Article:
UBC Theses and Dissertations
Consequences of climate-induced range expansion of a native invasive herbivore in western Canada Burke, Jordan Lewis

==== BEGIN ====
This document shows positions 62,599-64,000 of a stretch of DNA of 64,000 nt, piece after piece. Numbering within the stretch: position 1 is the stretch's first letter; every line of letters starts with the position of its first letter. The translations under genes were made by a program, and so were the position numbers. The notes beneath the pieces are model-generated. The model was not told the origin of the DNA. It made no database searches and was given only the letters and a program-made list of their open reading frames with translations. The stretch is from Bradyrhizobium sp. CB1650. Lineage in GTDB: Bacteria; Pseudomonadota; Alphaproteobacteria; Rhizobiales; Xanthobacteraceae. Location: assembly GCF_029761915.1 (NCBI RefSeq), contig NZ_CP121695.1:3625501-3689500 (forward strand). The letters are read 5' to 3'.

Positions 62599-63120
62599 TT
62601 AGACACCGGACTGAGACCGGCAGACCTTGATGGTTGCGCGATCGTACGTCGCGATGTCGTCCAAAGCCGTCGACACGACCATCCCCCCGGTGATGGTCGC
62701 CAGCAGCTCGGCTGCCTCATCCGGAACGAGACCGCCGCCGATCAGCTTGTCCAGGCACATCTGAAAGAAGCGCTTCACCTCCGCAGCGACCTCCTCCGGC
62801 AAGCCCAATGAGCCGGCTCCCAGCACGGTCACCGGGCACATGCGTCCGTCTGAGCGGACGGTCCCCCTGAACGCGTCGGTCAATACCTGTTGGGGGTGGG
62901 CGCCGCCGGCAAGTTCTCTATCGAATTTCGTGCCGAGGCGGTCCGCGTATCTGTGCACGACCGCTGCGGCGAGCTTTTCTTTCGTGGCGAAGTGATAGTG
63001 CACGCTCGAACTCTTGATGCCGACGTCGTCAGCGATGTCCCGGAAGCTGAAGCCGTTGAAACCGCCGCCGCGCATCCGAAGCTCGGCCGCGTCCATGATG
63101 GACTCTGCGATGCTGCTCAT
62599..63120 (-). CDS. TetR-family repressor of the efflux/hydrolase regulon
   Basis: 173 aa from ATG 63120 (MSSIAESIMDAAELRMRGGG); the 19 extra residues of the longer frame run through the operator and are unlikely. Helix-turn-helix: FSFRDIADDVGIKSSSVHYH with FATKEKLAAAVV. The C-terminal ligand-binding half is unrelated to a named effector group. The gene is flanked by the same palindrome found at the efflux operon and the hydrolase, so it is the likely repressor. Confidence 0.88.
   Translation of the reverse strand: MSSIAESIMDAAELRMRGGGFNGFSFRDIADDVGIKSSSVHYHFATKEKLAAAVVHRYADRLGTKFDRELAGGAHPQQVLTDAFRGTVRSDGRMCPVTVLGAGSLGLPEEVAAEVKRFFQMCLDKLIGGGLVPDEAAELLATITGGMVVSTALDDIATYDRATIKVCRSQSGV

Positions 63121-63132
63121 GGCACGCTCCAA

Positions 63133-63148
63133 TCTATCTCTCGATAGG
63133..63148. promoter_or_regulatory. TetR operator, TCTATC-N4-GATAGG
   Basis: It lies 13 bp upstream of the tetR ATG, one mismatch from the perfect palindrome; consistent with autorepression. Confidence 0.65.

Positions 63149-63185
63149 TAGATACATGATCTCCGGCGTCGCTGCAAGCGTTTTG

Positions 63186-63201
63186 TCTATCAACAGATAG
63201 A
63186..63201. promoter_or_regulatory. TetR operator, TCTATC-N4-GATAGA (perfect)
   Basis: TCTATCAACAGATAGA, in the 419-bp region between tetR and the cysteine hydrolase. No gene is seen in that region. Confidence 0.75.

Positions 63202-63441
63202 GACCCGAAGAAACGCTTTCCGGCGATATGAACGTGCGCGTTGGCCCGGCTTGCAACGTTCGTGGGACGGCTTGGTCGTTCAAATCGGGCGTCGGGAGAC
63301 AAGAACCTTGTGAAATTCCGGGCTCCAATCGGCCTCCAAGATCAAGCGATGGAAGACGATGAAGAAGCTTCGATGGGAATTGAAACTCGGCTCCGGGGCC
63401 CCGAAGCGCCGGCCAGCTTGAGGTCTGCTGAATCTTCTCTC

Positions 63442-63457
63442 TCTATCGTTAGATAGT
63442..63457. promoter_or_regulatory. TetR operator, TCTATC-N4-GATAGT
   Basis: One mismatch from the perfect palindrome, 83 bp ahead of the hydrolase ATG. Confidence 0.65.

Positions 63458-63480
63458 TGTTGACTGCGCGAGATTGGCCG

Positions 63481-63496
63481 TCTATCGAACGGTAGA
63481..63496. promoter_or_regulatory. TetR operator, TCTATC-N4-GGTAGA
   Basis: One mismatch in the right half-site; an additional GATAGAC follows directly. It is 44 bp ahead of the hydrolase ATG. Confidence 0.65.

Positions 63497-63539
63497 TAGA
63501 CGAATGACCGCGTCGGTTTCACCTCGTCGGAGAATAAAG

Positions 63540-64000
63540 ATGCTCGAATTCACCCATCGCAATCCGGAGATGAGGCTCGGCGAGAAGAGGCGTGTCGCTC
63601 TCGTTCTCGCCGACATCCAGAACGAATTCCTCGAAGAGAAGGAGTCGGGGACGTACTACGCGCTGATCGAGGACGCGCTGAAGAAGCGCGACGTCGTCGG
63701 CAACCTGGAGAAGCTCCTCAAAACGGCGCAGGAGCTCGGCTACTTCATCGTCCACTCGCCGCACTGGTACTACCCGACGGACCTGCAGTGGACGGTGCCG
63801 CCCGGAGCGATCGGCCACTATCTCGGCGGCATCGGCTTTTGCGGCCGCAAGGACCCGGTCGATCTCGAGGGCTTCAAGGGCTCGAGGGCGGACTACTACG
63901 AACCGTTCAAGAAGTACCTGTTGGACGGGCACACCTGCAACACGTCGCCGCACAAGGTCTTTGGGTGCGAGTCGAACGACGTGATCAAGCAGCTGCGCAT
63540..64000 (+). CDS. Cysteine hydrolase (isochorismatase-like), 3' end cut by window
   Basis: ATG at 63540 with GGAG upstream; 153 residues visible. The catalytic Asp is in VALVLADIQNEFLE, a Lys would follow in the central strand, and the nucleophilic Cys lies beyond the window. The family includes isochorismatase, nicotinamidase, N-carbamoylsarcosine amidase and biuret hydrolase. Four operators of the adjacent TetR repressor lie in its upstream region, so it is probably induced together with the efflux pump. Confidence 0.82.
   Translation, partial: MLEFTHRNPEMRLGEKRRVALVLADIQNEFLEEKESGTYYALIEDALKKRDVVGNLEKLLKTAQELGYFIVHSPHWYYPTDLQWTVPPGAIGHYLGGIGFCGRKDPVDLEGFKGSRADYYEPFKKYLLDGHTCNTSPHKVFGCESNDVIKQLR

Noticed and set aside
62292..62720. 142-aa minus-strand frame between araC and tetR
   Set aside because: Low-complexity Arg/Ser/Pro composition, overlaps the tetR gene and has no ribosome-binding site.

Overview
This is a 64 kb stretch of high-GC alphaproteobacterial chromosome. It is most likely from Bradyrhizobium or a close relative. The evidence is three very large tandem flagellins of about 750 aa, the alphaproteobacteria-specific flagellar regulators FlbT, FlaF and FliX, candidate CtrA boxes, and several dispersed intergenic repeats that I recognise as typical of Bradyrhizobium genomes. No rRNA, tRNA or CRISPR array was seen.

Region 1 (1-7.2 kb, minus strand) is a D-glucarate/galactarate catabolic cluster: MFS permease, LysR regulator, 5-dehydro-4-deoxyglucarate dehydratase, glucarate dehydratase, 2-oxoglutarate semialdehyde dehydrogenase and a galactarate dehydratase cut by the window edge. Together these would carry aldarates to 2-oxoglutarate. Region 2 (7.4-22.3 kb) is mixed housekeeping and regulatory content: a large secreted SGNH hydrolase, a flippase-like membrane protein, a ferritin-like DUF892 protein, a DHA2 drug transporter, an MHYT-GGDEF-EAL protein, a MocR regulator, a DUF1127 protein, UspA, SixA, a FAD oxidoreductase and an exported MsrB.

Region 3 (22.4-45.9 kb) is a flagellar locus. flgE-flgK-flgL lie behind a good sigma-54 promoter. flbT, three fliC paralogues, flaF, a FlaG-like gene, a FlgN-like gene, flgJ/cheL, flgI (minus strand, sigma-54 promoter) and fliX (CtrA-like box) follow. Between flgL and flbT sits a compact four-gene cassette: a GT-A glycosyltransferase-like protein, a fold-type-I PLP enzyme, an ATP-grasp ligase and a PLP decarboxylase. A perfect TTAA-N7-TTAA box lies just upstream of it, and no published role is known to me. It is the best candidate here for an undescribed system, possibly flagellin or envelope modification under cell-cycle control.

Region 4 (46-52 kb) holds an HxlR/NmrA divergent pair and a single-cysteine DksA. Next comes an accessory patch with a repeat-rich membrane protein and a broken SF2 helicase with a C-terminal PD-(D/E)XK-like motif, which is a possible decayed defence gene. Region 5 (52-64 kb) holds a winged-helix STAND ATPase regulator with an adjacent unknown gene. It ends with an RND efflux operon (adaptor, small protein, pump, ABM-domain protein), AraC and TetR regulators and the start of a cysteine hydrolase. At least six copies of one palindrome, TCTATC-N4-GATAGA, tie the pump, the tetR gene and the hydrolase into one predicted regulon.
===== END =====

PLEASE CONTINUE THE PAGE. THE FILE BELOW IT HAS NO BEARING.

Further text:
Global climate change is affecting species from all taxonomic groups. Their response to warming and precipitation trends is highly variable, and will likely lead to changes in ecosystem composition that may affect resilience and stability. Eruptive forest insects compete directly with humans for forest resources, and the distribution and magnitude of epidemics is increasing. Here, I describe a series of manipulative experiments using the mountain pine beetle (Dendroctonus ponderosae) system to examine biological and life history traits of both the beetle and hosts as they pertain to eruptive population dynamics and range expansion in a warming environment. Mountain pine beetle exhibits population phase-dependent host selection behavior, which I demonstrated is informed directly by monoterpene volatiles in host resin, and reinforced by context-dependent maternal effects arising from parental experience. Recently, mountain pine beetles have experienced dramatic range expansion into novel montane and boreal forests of western Canada. Depressed defensive capability of trees in novel forests may increase generation survival of beetle populations, potentially exacerbating outbreaks in novel systems, and enhance positive feedbacks associated with epidemic phases. Of particular concern is the tendency for elevated levels of α-pinene, an aggregation pheromone precursor, in the defensive resin of trees in novel habitats. I demonstrated that the qualitative content of monoterpenes, specifically the relative concentration of (+)- and (-)-α-pinene, influences the ability of the beetle to aggregate and mass-attack healthy hosts, and may exacerbate outbreaks on a landscape scale, thereby potentially increasing the rate of spread of beetles in novel forests. Finally, I demonstrated that the close association of mountain pine beetle with the defensive expression of hosts has led to selection in native forests for enhanced defenses, and a lack of coevolution in novel forests has likely led to the increased susceptibility to mortality. The present study has advanced our knowledge of eruptive insect dynamics and the response of these economically important species to climate change. This thesis contributes to the body of knowledge pertaining to ecological theory of population dynamics and invasion biology, and identifies areas for further study and effort to mitigate the biological consequences of anthropogenic modification to the environment.
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